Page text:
Parkinson’s syndrome and Parkinson’s disease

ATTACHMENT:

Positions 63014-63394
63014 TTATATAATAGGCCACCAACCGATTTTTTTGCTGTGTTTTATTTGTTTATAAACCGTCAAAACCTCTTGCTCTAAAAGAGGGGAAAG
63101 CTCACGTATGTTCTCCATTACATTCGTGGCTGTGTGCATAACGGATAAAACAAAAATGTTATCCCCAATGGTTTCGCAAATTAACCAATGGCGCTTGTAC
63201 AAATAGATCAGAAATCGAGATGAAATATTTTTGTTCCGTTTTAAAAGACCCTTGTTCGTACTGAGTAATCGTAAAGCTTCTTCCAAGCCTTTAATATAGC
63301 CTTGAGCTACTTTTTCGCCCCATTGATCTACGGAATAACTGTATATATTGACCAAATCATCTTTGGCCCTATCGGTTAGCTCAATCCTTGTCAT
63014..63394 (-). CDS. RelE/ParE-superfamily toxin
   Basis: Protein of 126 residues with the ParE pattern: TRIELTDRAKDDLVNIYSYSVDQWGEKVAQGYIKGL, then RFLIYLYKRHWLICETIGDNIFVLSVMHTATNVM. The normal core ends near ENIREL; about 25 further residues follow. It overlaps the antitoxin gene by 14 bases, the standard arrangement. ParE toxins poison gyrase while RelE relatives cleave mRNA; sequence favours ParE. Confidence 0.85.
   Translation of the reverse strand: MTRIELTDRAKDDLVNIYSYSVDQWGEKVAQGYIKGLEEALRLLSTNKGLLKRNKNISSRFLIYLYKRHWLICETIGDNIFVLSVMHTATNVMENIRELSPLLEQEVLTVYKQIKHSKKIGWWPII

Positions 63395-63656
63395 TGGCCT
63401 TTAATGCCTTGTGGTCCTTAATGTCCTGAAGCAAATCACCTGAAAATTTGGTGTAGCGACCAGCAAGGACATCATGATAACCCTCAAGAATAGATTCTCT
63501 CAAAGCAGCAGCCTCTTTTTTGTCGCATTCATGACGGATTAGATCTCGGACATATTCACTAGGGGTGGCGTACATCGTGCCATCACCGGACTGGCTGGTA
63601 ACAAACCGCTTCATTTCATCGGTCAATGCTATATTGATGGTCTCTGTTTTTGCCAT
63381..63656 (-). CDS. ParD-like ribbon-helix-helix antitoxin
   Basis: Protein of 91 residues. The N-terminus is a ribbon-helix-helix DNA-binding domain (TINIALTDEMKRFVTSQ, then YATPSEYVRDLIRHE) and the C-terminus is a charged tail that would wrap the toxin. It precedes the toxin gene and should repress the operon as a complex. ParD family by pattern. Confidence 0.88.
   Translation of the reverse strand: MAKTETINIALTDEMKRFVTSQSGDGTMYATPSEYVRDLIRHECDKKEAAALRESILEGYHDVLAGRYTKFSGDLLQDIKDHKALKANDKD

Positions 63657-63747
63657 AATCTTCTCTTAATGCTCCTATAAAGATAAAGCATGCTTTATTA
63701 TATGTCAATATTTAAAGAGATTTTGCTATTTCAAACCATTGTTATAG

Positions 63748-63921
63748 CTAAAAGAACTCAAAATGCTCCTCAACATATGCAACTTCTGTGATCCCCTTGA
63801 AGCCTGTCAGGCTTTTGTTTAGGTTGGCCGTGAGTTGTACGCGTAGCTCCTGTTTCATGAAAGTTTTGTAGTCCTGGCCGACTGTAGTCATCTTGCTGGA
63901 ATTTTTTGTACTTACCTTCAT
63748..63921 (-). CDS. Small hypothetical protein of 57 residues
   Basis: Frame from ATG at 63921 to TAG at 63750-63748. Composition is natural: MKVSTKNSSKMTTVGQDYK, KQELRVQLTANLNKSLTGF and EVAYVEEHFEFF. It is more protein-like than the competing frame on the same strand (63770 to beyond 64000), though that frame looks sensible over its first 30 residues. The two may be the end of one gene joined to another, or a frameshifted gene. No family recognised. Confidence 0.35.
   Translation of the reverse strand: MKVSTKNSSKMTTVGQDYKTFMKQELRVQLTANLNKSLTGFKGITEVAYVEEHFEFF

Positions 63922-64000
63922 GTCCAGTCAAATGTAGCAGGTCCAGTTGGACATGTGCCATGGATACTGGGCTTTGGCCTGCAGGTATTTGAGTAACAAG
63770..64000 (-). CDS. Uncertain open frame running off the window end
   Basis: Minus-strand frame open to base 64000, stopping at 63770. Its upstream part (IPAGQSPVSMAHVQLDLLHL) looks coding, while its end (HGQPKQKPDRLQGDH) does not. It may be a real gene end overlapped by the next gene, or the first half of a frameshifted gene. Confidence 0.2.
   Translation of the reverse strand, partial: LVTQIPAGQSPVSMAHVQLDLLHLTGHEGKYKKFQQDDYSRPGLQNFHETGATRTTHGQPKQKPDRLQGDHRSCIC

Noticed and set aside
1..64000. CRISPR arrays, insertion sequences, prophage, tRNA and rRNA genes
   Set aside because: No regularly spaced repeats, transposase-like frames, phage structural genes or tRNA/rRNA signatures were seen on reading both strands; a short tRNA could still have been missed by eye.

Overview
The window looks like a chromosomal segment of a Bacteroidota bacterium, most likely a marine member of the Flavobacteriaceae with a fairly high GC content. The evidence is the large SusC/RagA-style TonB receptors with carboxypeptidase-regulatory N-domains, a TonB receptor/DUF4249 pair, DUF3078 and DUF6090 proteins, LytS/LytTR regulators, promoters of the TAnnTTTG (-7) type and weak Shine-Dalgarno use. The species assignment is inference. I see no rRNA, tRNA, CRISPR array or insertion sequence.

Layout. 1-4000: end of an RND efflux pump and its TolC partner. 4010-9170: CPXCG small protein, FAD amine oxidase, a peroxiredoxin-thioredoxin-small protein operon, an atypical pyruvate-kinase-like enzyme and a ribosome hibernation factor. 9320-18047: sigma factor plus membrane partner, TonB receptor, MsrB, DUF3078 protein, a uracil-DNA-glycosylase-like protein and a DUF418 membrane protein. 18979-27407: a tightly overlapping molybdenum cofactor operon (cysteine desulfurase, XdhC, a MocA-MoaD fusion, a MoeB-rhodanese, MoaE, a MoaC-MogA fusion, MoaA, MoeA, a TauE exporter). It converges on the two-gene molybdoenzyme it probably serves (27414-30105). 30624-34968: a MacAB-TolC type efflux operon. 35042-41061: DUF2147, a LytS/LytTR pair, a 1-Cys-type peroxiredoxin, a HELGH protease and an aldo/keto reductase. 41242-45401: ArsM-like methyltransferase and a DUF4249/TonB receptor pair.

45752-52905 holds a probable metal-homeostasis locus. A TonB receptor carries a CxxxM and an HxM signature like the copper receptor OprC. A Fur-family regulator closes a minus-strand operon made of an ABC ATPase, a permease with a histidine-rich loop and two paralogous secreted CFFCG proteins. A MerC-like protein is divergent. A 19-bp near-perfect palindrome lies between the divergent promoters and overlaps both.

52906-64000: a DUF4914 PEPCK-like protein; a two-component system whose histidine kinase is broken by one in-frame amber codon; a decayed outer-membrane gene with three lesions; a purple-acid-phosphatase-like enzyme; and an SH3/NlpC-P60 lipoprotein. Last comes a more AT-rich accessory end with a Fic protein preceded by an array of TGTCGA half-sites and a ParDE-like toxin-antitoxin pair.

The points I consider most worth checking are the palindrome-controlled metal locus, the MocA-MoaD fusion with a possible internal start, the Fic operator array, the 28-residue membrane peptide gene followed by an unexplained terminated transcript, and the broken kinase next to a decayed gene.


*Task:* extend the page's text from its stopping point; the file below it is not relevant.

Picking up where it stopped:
Parkinson’s syndrome is any clinical syndrome comprising all or part of the extra-pyramidal triad (rest tremor, bradykinesia, plastic hypertonia). Parkinson’s disease includes a parkinsonian syndrome whose specificity is to be called “dopa-sensitive” that is to say that after treatment with dopaminergic treatment (whose leaders are MODOPAR and SINEMET) we obtain an improvement in symptoms including motor more than 50% (often 60 to 70%). If this is the case, we can retain the diagnostic hypothesis that it is a Parkinson’s disease especially if the patient does not have cognitive disorders (memory loss for example), and if the symptomatology is unilateral, that is to say that it affects only one side of the body (which is most often the case at the beginning of the disease). If there is no significant improvement after putting on dopaminergic treatment at the right dose and after a few weeks of hindsight, it is necessary to know how to evoke another pathology which can be more diffuse at the level of the cerebral involvement generally exceeding the involvement of the black substance or even the basic nodes (area of the brain) and which can extend to other structures of the brain including cortical (area of the brain also). We then speak of “Parkinson-plus” or atypical parkinsonian syndrome called “non-dopa-sensitive” with an improvement under treatment that is low of the order of 20-30% or even zero in some cases. This type of more diffuse cerebral pathology can be evoked in particular if cognitive disorders are early (especially visuospatial disorders), if there are falls in the first years of the disease, if there are early dysautonomic signs (orthostatic hypotension, urinary disorders, etc.) or if the symptomatology occurs following a stroke with brain lesions of the vascular type “Vascular Parkinson’s”. In case of diagnostic doubt or if the effectiveness of the treatment is intermediate, the patient may be offered during a brief hospitalization to carry out a test with L.Dopa (a drug containing dopamine used in the context of Parkinson’s disease): the patient is put on an empty stomach in the morning, a neurological examination with motor score is carried out (the best known is the UPDRS-III score) and then given a dose of L.Dopa load orally then we follow the evolution of the UPDRS motor score in the 4 hours that follow to judge a possible improvement in symptoms. If the doubt persists after this test, we can also use cerebral metabolic imaging (PetScan) using different tracers (including glucose-derived FDG) to look for diffuse cerebral hypometabolism and if it is present we are probably moving towards a “parkinson-plus” with a neurodegenerative disease more extensive in the brain than Parkinson’s disease. All this is important because making the diagnosis of a “Parkinson-plus” so classically “non-dopa-sensitive” avoids unnecessarily increasing ineffective dopaminergic drugs and most often poorly tolerated because they have many side effects.